A uniquely West Coast species, Coastal Strawberry is a fruiting, evergreen groundcover native to beach and meadow habitats.
Coastal Strawberry is bigger and more vigorous than our other native, the Woodland Strawberry, but the fruit is slightly less sweet - albeit still great. Interestingly, it is one of the two strawberries that were hybridized to create the common garden strawberry seen in stores today. Coastal Strawberry fruits have been used as a native food by traditional cultures of the Northwest for millennia.
Berries can be eaten fresh off the plant in late spring, or made into preserves and confections. Yum! Additionally, its tri-fold leaves can be eaten raw in salads, cooked, or even steeped into a medicinal tea. High in antioxidants, Vitamin C, and minerals - strawberries are certainly a superfood!
Coastal Strawberry is a vigorous, spreading evergreen groundcover with dark, glossy green leaves and long red runners sending down new roots. It has showy white flowers, striking red stems, lightly toothed tri-fold leaves, and large red fruit (compared to the Woodland Strawberry). This low-growing berry is perfect for filling empty landscapes spaces with color and interest all year long, but different than the Woodland Strawberry, it doesn’t tolerate shade very well. Plant alongside other sun-loving groundcovers like Oregon Stonecrop, Early Blue Violet, and Silverweed Cinquefoil, or underneath deciduous berries like Golden Currant.
Environment and Culture
Coastal Strawberry prefers well-drained soils, and can even excel in pure sand. Its wild home is along the Pacific coast and in nearby well drained meadows and sunny hillsides. It provides important food and medicine for humans and animals. With strong runners sent in all directions, this hardy plant is great at preventing erosion. As a groundcover, it also retains soil moisture, protects from compaction, and keeps nutrients in place, while offering cover and habitat for small coastal creatures.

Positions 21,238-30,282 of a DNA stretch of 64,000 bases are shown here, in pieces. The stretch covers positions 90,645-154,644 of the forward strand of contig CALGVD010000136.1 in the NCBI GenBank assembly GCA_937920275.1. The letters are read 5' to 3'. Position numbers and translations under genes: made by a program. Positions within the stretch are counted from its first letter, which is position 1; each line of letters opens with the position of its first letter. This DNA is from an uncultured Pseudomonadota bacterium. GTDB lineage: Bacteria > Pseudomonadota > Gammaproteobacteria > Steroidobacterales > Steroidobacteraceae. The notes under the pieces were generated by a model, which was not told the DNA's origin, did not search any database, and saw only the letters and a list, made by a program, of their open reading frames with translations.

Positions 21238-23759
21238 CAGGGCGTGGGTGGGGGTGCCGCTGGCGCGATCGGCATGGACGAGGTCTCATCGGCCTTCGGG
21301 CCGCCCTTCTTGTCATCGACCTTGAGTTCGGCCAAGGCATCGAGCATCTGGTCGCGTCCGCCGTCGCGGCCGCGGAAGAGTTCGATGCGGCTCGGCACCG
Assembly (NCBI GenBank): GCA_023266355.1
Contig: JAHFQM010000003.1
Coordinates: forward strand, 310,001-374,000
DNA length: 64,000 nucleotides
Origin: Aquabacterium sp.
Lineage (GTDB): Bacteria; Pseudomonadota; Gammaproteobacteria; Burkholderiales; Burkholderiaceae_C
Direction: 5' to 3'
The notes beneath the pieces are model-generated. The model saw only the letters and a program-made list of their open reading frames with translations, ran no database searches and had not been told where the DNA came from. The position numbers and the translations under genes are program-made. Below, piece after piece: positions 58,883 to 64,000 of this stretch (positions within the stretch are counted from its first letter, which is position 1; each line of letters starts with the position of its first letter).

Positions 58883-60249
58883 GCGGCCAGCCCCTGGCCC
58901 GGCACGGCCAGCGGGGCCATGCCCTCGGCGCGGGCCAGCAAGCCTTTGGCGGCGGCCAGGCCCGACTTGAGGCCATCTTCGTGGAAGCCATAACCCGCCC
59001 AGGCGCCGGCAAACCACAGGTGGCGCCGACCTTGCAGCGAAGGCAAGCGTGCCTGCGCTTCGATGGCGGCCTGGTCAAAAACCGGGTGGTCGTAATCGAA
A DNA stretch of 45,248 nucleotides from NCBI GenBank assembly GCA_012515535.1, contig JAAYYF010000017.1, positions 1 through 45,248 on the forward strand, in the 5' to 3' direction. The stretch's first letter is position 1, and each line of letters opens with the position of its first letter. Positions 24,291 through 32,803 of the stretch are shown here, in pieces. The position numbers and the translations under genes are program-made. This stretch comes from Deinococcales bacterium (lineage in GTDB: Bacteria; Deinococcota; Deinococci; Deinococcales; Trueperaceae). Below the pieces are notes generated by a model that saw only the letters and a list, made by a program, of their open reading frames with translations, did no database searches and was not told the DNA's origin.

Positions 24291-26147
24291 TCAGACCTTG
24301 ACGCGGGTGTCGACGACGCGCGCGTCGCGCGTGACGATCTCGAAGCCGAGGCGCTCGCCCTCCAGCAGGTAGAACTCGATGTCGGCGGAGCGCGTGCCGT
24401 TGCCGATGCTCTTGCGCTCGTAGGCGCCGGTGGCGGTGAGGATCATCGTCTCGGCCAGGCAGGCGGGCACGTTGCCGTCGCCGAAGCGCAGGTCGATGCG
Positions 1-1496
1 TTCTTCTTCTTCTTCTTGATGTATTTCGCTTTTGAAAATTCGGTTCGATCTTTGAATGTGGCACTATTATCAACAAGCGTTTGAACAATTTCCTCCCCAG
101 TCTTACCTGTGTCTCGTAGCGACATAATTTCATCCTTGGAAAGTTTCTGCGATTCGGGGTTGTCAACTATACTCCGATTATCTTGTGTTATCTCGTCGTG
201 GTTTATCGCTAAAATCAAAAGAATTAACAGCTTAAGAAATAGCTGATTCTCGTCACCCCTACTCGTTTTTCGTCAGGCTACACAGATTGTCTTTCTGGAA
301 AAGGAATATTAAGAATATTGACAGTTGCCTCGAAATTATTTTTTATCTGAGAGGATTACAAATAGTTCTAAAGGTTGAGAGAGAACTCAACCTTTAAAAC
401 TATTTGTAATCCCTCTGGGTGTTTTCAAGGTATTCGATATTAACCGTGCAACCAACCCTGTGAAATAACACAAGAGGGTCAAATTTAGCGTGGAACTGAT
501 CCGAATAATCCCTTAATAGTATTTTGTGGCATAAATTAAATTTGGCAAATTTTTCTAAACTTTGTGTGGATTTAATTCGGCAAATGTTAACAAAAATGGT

Once established, Coastal Strawberry is very low-maintenance, deer resistant, and easy to maintain.
Harvest, Care, and Preparation
Coastal Strawberries are best picked by hand and eaten fresh from the plant, when soft and red. However, they can also be prepared into jams, jellies, and other delicious preserves. Leaves can be eaten raw or cooked in salads or stirfries, or steeped to create delicious light strawberry tea high in Vitamin C. Stay tuned for more recipes from our Blog.
Native Range: CA, OR, WA, BC, HI
USDA zones: 4-8
Ease of Care: Very Easy
Deer Resistance: Very High
Light Requirements: Full Sun
Soil Type: Any, Well-drained
Water Requirements: Drought tolerant, prefers moist.
Pollination: Needs another to produce seed
Bearing Age: 2 yrs from seed, one from runners
Size at Maturity: 1 foot
Plant Spacing: 1 foot
Bloom Time: Spring-Summer
Harvest Time: Spring-Summer
Pot Sizing Guide
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